This international experience suggests that AUY922 may be an active therapy for advanced NSCLC pts with EGFR ins20 mutations with an ORR 24% and median PFS 3.9 mo. AUY922 is generally well-tolerated, though reversible low-grade ocular toxicity is common. Further study of AUY922 in this population is warranted.

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    MTE 02 - Patients, Investigators and Pharmaceuticals Working Together to Accelerate Research and Access: The Lung Cancer Master Protocol (Lung-MAP) Clinical Trial (Ticketed Session) (ID 54)

    • Event: WCLC 2015
    • Type: Meet the Expert (Ticketed Session)
    • Track: Advocacy
    • Presentations: 1
    • Moderators:
    • Coordinates: 9/07/2015, 07:00 AM - 08:00 AM, 105
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      MTE02.01 - Patients, Investigators and Pharmaceuticals Working Together to Accelerate Research and Access: The Lung Cancer Master Protocol (Lung-MAP) Clinical Trial (ID 1979)

      J.A. Engelman

      • Abstract
      • Presentation
      • Slides

      Abstract:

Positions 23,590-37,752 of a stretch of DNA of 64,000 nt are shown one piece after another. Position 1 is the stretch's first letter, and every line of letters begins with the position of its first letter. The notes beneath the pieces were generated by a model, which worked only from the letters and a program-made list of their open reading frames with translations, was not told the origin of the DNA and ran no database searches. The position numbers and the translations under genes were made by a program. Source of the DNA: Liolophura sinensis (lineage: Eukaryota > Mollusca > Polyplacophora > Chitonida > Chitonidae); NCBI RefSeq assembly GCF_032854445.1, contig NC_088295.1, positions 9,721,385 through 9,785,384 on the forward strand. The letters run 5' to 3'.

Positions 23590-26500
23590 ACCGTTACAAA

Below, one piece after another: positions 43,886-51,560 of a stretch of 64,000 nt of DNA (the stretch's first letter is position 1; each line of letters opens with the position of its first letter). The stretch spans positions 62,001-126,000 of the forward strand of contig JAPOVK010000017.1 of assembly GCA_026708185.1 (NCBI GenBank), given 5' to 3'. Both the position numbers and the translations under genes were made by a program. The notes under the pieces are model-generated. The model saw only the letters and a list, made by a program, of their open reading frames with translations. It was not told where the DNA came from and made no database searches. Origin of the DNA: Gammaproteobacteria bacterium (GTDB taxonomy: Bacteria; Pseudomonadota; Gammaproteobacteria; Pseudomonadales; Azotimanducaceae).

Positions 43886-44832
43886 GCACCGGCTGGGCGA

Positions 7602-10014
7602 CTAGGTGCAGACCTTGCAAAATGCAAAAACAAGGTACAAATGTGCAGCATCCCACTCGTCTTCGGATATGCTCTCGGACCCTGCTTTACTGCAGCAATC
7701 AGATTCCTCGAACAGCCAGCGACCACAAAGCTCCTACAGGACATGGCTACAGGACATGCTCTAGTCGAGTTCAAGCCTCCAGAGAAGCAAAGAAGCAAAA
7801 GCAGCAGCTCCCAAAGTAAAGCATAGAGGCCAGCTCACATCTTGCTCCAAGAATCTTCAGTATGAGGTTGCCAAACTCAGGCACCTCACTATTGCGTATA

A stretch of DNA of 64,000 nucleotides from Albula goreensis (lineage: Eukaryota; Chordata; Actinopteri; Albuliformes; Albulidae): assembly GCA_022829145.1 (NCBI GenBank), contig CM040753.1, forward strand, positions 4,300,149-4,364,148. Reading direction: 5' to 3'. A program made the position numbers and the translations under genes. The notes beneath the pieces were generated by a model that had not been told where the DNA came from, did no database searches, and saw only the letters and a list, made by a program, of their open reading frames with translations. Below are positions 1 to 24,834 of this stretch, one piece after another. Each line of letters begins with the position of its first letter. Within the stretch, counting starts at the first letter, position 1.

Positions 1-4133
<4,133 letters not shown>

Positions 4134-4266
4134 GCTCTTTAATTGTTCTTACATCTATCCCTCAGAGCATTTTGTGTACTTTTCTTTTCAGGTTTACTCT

The traditional obstacles to approval of oncologic therapeutic agents, especially targeted therapies that address a rare-biomarker defined group of patients are the long processes from initial drug discovery to clinical implementation, the difficulties in recruitment for these clinical trials and high number of screen failures and the overall low rate of enrollment in clinical trials. The Lung Master Protocol (Lung-MAP, S1400) is a precedent-setting clinical trial designed to advance the efficient development of targeted therapies for squamous cell cancer of the lung (SCCA). There are few new effective therapeutic options for patients with advanced lung SCCA. Immunotherapies, including nivolumab, have already shown clear benefit for patients with SCCA in 2015 leading to approval by the FDA which has been an unprecedented step forward for the treatment of patients, however we are still lacking predictive markers for these therapies that are reliably selecting patients more likely to benefit. Lung-MAP (S1400) is aiming to identify biomarker-drug pairs that will lead to successful therapeutic outcomes and registration of new agents. It is a registration-intent master protocol that includes a screening component and clinical trial component; the clinical trial component includes multiple sub-studies which independently evaluate investigational therapies. The clinical trial component is designed to be modular such that new sub-studies can be added either as other sub-studies close or as new biomarker-drug pairs are identified for testing in this patient population. Lung-MAP is utlilizing a broad NGS screening platform capitalizing on the expanding application of genomic sequencing in oncology that has through the Cancer Genome Atlas and other sequencing initiatives revealed targetable genetic aberrations including gene mutations, rearrangements, amplifications, and deletions, and creating an immense opportunity to implement personalized therapy with a high potential to improve patients outcomes. Immunotherapy has been integrated in the design of Lung-MAP from its launch in June of 2014. The original study design and structure is shown in the figure. Figure 1 The modular design of the study has allowed for the flexibility to adapt to the approval of nivolumab and the hault in further development of AMG102 (rilotumumab) with discontinuation of the corresponding sub-study by implementing timely modifications which include the following:1)Eligibility has changed from exclusively second line therapy to second-or more line therapy 2)Pre-screening, while patient receive first line therapy has been added to boost accrual 3)the unmatched arm has been changed to a single (not randomized) arm study with the anti-PD-L1 agent MEDI-4736. Theses changes are reflected in the figure. Each independently conducted and analyzed sub-study specifies investigator-assessed progression-free survival (IA-PFS) and overall survival (OS) as the co-primary endpoints for the phase 3 primary objectives. The primary objectives for the phase 3 are to determine if there is a statistically significant difference in OS and to determine if there is both a clinically meaningful and statistically significant difference in IA-PFS. The conduct of Lung-MAP relies on close collaboration (a public-private partnership) among the NCI and NCTN (spearheaded by SWOG), the pharmaceutical industry, the Foundation for the NIH (FNIH), Friends of Cancer Research, advocates, and FDA. This Master Protocol will improve genomic screening of SCC patients for clinical trial entry, and improve time lines for drug-biomarker testing, allowing for inclusion of the maximum numbers of otherwise eligible patients. The clinical trial continues to be updated following science and alterations in the therapeutic landscape, with adaptations in design and incorporation of new agents against matched targets and the implementation of novel immunotherapy approaches for the unmatched arm. Figure 2